Three weeks ago, Patricia Mears gave me an advance copy of “Ballerina: Fashion’s Modern Muse,” the catalogue for the upcoming FIT exhibit. It was even more beautiful than I’d expected: Vendome’s printing and reproductions are so pristine.
I love the photo of Hayden, Tallchief, Le Clercq together in my “Dryads of West 55th Street” essay. It embodies the spirit of the essay; it tells the story wordlessly. But in the spirit of Henry James’ “The whole of anything is never told,” I haven’t told the whole story of this photo, also in part because of caption space limitations. But I did mention that it was taken in Paris, which is for me part of the emblematic message of the photo: ballerinas of the New World bringing themselves and their recently-formed New York City Ballet to the city that cradled the art form.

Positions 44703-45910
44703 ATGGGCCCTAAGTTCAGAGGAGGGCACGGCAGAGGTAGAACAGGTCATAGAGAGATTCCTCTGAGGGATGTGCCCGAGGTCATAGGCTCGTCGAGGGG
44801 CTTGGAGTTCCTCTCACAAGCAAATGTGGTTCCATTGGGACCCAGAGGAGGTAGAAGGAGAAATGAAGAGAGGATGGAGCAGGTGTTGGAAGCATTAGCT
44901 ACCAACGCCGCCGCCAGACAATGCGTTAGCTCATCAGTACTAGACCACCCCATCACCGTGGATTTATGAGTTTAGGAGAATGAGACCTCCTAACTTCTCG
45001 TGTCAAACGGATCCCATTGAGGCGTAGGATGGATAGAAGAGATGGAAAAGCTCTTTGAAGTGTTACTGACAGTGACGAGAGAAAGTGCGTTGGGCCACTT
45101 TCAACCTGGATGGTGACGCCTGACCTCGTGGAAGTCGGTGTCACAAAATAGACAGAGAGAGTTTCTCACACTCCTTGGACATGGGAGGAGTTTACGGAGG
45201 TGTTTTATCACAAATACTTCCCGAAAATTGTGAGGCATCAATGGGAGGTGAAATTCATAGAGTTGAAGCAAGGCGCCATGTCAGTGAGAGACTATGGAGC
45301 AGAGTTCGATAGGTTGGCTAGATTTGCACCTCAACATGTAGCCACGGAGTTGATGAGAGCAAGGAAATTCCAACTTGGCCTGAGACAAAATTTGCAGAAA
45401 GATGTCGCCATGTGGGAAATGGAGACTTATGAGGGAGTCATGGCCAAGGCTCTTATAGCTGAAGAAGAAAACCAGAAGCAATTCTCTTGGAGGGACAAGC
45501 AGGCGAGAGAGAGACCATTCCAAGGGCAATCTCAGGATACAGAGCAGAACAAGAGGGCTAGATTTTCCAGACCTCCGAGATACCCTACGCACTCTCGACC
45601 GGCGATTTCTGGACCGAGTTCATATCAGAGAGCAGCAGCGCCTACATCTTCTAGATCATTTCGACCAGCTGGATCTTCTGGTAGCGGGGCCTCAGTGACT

They’re facing outward, off-stage but still performing, projecting amid a liminal state between full theatricality, public persona, and personal reality. They really look relaxed and happy.
I’ll give you some additional backstory:
The ballerinas are dressed as themselves, each wearing different iterations of cocktail party attire at a celebration of the “Salute a France” Festival in which NYCB participated at the Champs-Elysee theater in spring 1955.
If you look closely you’ll see that Le Clercq is fingering something and if you look more closely you’ll be able to see that Hayden and Tallchief are as well–those are little medallions they were given to commemorate their participation in the Festival. Obviously they’ve been asked to show them for the camera.
They are three distinct, strong personalities: their amperage is such that they almost become the flashbulb bursting on the page in perpetuity.